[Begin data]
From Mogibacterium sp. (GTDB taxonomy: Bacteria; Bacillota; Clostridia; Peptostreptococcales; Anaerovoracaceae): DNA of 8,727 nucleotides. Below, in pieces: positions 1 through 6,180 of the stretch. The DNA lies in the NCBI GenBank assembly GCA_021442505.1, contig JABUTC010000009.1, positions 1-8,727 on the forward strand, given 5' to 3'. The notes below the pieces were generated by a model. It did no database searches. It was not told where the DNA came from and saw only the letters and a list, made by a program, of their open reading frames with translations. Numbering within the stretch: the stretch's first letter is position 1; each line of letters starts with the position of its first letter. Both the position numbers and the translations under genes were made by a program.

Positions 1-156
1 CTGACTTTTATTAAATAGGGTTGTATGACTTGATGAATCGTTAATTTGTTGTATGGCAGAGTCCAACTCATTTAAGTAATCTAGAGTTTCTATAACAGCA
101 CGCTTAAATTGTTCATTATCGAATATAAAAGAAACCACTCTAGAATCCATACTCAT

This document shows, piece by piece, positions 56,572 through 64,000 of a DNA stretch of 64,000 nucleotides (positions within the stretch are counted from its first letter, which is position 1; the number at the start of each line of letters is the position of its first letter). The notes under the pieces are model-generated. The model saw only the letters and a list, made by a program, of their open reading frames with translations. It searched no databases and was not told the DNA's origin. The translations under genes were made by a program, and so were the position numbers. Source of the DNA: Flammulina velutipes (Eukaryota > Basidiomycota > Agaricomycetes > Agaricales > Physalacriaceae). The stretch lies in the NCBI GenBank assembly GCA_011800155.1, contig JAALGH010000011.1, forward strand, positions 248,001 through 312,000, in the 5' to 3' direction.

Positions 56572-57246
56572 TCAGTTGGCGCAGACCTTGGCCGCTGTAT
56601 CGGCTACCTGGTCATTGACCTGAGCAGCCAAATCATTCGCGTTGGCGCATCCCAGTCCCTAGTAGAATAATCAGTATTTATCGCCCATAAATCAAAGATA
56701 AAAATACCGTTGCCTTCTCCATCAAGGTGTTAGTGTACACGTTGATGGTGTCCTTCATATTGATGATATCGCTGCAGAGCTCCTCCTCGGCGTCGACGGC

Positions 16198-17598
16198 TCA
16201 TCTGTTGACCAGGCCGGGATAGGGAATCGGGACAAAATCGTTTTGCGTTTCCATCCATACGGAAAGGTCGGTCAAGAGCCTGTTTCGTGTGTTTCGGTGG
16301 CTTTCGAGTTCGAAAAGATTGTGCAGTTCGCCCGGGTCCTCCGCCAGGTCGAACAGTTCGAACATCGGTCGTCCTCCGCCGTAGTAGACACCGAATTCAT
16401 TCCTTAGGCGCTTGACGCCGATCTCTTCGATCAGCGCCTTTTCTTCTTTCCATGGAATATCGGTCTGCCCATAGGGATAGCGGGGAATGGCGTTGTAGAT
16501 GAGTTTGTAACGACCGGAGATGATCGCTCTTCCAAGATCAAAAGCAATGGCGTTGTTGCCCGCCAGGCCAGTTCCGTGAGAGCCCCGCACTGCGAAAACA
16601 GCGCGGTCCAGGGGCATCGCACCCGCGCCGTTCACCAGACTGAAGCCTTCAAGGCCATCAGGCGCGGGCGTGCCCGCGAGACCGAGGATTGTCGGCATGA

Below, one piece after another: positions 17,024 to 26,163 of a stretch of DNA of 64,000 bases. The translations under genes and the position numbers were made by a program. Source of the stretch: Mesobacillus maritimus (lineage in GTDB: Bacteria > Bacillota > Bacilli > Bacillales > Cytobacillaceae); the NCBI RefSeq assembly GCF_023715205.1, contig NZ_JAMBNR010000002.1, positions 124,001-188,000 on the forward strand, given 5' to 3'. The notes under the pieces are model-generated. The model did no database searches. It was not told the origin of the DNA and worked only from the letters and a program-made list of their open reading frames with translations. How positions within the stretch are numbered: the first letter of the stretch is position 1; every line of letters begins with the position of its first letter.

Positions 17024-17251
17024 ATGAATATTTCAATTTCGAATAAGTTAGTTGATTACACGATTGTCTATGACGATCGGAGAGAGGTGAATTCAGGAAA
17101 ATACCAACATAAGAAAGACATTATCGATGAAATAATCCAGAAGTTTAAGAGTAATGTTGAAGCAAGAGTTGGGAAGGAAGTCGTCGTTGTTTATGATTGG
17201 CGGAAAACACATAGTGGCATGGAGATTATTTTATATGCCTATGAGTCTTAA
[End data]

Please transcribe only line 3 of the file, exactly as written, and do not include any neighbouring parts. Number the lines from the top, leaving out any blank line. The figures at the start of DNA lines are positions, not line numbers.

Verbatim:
1 CTGACTTTTATTAAATAGGGTTGTATGACTTGATGAATCGTTAATTTGTTGTATGGCAGAGTCCAACTCATTTAAGTAATCTAGAGTTTCTATAACAGCA